During the Golden Age of Zen in China, practitioners would travel all across China searching for a teacher who was a perfect fit for their style of learning and who could transmit the highest awakening to them (meaning essentially that they could communicate clearly to them in a way that resonated with them, a sort of chemistry). Because of all the traveling they did, walking meditation was the most common form of meditation at that time in China.

Indeed, as long as you're walking, you might as well walk mindfully. On the surface, there really isn't anything more to walking meditation than to walk mindfully. But just as with sitting in meditation, it's deceptively deep and profound.

To understand that more clearly, let's go over why walking meditation is so significant.

Why practice walking meditation?

Walking is one of the single most common activities in everyday human life. Across all countries, cultures, and lifestyles, walking is a major part of daily life.

We walk from our bed in the morning to the restroom, from our room to our kitchen, to our kitchen back to our room, from our home to our car/bus/bike, from our mode of transportation to work, from work back to our mode of transportation, from there to whatever stores or locations we visit along the way, back from our car/bike/bus to our home, and within our home constantly (all depending on your own specific daily schedule of course).

There are few things we do more often than walk, and so walking meditation is one of the single most powerful and nourishing practices you could ever adopt.

But there's more to it than that. Walking meditation can work as a highly effective "bridge" for bringing mindfulness into your daily life. After long sessions of zazen (sitting meditation), Zen practitioners will get up and practice sessions of kinhin (walking meditation in Japanese).

Why do they do this? The intention is to bring that state they've cultivated during their sitting meditation practice into motion, into their everyday actions. And walking provides the best gateway for doing just that.

Using walking meditation as a bridge for making meditation a way of life, instead of just sitting for a few minutes a day, is invaluable. And for that reason, walking meditation is probably the most important thing you can begin doing if your intention is to take your meditation practice to the next level.

But even if you've never practiced meditation, walking meditation can be an incredible introductory practice. Mindfulness practice of all kinds, especially walking meditation, is highly nourishing and allows you to find a moment of peace and a sense of being grounded or "balanced" each day that's invaluable for our well-being.

I would still suggest beginning with sitting meditation, but if you're naturally very active and tend to find it difficult to sit still for even short periods of time, walking meditation may be the perfect practice to begin with (or preferably to mix in with your sitting practice).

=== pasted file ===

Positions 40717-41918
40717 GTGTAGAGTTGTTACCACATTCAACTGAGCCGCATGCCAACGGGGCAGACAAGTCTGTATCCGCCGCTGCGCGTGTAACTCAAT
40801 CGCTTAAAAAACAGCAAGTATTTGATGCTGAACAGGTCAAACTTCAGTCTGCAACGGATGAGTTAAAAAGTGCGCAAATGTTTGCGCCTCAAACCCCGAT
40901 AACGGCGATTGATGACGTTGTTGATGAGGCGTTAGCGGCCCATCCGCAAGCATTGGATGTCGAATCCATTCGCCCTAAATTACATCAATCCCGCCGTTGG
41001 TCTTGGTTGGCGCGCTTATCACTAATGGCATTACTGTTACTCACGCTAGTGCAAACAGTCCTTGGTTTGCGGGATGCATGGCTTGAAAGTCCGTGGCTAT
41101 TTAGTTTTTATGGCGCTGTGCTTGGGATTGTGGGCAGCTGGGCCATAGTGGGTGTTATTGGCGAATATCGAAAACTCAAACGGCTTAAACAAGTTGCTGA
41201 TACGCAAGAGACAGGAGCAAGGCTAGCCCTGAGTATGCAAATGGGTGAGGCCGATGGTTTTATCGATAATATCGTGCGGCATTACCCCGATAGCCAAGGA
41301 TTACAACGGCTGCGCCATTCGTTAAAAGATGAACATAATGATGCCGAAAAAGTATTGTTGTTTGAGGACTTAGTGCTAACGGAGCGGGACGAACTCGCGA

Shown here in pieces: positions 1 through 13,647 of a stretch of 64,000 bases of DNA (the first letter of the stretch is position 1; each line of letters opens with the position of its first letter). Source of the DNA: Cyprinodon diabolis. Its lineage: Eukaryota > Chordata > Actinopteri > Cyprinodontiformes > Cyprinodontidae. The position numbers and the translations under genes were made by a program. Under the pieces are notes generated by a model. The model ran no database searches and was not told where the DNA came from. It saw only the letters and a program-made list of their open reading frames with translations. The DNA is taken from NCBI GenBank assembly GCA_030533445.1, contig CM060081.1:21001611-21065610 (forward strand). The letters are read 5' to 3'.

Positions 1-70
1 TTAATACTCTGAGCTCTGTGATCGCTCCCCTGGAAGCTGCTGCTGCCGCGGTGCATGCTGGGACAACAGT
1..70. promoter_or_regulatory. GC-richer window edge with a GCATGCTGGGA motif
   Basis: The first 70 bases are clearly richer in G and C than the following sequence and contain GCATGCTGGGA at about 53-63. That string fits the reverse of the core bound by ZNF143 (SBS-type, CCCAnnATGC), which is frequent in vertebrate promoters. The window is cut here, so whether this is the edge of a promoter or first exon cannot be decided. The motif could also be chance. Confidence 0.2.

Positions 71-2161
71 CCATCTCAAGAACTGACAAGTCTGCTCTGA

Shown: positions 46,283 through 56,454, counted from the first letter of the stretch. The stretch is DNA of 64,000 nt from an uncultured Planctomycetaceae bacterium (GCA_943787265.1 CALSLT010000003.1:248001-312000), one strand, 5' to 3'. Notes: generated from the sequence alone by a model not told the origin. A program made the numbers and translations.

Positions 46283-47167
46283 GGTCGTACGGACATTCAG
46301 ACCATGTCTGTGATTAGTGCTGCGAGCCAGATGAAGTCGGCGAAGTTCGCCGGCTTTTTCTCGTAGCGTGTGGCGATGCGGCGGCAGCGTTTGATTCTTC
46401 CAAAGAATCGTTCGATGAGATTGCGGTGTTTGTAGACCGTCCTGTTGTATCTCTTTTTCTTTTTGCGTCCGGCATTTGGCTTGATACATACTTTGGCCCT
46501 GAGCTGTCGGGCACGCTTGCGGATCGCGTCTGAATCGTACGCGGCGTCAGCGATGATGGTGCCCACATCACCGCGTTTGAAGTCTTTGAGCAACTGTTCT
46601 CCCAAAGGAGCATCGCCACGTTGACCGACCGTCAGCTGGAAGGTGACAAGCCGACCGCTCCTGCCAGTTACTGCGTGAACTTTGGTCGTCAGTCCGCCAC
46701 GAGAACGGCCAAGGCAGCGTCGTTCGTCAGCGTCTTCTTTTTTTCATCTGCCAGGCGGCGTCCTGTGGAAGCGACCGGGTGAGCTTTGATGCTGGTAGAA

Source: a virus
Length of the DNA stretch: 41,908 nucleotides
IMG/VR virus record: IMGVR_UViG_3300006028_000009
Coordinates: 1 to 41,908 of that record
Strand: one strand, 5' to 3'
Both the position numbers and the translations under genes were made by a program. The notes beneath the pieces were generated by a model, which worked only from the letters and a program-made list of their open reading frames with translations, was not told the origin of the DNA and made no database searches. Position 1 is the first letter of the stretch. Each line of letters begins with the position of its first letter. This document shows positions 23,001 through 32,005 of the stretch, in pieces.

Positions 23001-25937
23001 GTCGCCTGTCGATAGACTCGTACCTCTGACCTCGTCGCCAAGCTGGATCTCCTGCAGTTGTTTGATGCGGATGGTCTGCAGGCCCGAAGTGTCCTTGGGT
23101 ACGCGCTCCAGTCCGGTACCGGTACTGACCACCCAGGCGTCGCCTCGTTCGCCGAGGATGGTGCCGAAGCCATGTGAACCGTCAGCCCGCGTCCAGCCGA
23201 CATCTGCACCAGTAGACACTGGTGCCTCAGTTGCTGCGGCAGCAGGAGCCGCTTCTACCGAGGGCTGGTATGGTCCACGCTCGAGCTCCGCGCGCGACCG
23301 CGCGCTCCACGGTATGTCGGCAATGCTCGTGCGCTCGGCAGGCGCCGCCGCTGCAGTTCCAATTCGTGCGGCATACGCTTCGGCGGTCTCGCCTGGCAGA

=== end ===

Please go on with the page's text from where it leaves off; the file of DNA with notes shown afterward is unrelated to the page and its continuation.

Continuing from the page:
How to practice walking meditation

Walking meditation is simply mindful walking, but depending on whether you're a beginner to mindfulness or you've practiced for a bit, and depending on the situation, the actual practice can vary.

Detailed below are really the 3 major walking meditation techniques along with instruction. Keep in mind, there isn't much of a hard rule about how you're supposed to practice walking meditation, but the first 2 practices listed have been practiced for a very long time, and so I'd suggest following the walking meditation instructions below at least for a time, until you really get the idea.

Counting your steps

The first walking meditation technique is counting your steps, and it's the most common. Counting your steps, like counting your breath, is the easiest walking meditation technique and so the form I'd suggest starting with.

Like counting your breath, counting your steps is all about counting each step as 1 (left 1, right 2, left 3) until you get to 10. Unlike following your breath though, there's an extra step to walking meditation: matching your steps to your breath.

Let's get into the steps exactly:

1. Begin walking at a naturally slow pace. Walk slowly, but naturally.

2. Posture & positioning. Walk with good posture and bring your hands up to around your diaphragm. Place your left hand up against your diaphragm and your right hand directly in front of it, then allow your thumbs to cross so that your left thumb is in front and your right thumb is against your body. Your forearms should be horizontal with the ground.

This hand positioning helps balance and stabilize you while walking.

3. Match your steps to your breath. Breathe naturally and pay attention to how many naturally slow steps you take for each in-breath and each out-breath. The in-breath tends to be shorter, so keep that in mind (in-breath may be 3 steps, while out-breath is 4).

4. Count your steps. Now that you know how many steps you're taking for each in-breath and out-breath, count them. 1-2-3, 1-2-3-4, 1-2-3, 1-2-3-4. Left-right-left, right-left-right-left, right-left-right, left-right-left-right. In-breath, out-breath, in-breath, out-breath.